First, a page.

J Trauma Acute Care Surg 2017 08;83(2):316-327
From the Department of Surgery, Wake Forest University (N.T.M., A.N.H.), Winston-Salem, North Carolina; Department of Surgery, University of Maryland (B.R.B.), Baltimore, Maryland; Memorial University Medical Center, Mercer University School of Medicine (H.G.M.), Savannah, Georgial; University of Wisconsin (S.A.), Madison, Wisconsin; University of Utah (T.E.), Salt Lake City, Utah; Imperial College Healthcare NHS Trust (M.K.), London, England; SUNY-University at Buffalo (W.A.G.), Buffalo, New York; University of Pennsylvania (J.W.C.), Philadelphia, Pennsylvania; Rutgers-Robert Wood Johnson Medical School (M.L.), New Brunswick, New Jersey; JPS Health Network (T.M.D.), Fort Worth, Texas; University of Central Florida (P.P.), Holmes Regional Medical Center, Melbourne, Florida; University of Arizona (L.G.), Tucson, Arizona; Greenville Health System (M.K.), Greenville, South Carolina; and University of Washington (B.R.), Seattle, Washington.
Background: Pancreatic or peripancreatic tissue necrosis confers substantial morbidity and mortality. New modalities have created a wide variation in approaches and timing of interventions for necrotizing pancreatitis. As acute care surgery evolves, its practitioners are increasingly being called upon to manage these complex patients.
Methods: A systematic review of the MEDLINE database using PubMed was performed. English language articles regarding pancreatic necrosis from 1980 to 2014 were included. Letters to the editor, case reports, book chapters, and review articles were excluded. Topics of investigation included operative timing, the use of adjuvant therapy and the type of operative repair. Grading of Recommendations, Assessment, Development and Evaluations methodology was applied to question development, outcome prioritization, evidence quality assessments, and recommendation creation.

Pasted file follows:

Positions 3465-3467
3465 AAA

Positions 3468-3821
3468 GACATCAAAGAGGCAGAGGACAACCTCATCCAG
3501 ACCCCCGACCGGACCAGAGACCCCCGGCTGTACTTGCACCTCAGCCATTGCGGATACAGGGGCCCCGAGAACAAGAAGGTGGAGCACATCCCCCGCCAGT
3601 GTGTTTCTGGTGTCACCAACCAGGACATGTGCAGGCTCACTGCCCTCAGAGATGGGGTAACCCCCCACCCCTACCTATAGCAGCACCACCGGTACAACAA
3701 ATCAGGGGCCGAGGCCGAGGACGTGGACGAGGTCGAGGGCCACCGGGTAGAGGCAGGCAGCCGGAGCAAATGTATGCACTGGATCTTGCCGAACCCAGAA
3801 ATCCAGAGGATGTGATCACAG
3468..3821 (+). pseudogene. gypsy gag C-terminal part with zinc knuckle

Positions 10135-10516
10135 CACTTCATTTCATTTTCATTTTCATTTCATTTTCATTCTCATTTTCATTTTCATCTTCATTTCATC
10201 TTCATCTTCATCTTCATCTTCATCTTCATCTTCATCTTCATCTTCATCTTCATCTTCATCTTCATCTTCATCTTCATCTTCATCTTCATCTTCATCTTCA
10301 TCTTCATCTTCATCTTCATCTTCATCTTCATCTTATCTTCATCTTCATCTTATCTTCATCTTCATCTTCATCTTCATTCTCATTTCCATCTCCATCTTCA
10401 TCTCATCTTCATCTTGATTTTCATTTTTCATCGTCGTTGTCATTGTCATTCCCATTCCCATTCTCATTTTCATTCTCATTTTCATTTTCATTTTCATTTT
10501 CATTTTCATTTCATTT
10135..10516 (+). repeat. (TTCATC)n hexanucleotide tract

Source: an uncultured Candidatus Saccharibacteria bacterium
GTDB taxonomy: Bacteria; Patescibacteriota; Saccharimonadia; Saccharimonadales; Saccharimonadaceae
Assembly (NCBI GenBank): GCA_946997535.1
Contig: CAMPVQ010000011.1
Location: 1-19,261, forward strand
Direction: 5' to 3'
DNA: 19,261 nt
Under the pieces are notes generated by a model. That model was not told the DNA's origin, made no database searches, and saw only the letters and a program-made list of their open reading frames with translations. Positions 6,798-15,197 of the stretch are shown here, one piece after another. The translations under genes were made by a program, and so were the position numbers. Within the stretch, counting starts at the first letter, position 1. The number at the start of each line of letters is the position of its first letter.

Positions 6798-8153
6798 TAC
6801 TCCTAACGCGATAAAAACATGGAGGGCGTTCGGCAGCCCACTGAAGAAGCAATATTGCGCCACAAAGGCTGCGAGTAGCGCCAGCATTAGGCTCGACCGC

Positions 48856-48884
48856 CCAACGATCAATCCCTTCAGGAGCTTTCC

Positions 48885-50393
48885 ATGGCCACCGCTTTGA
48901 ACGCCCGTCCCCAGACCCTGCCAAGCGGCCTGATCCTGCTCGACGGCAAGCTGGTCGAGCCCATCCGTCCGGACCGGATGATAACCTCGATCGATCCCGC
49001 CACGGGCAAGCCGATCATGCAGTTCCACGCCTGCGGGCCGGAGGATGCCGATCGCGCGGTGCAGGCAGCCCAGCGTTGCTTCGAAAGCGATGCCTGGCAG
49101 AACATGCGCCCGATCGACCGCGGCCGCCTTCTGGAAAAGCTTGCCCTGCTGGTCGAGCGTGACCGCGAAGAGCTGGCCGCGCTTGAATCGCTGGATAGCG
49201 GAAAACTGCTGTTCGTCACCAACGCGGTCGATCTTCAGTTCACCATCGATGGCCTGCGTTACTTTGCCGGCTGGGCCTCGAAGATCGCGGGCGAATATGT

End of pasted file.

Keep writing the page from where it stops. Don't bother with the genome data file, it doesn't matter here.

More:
Results: Eighty-eight studies were included and underwent full review. Increasing the time to surgical intervention had an improved outcome in each of the periods evaluated (72 hours, 12-14 days, 30 days) with a significant improvement in outcomes if surgery was delayed 30 days. The use of percutaneous and endoscopic procedures was shown to postpone surgery and potentially be definitive. The use of minimally invasive surgery for debridement and drainage has been shown to be safe and associated with reduced morbidity and mortality.
Conclusion: Acute Care Surgeons are uniquely trained to care for those with pancreatic necrosis due their training in critical care and complex surgery with ongoing shock. In adult patients with pancreatic necrosis, we recommend that pancreatic necrosectomy be delayed until at least day 12. During the first 30 days of symptoms with infected necrotic collections, we conditionally recommend surgical debridement only if the patients fail to improve after radiologic or endoscopic drainage. Finally, even with documented infected necrosis, we recommend that patients undergo a step-up approach to surgical intervention as the preferred surgical approach.
Level Of Evidence: Systematic review/guideline, level III.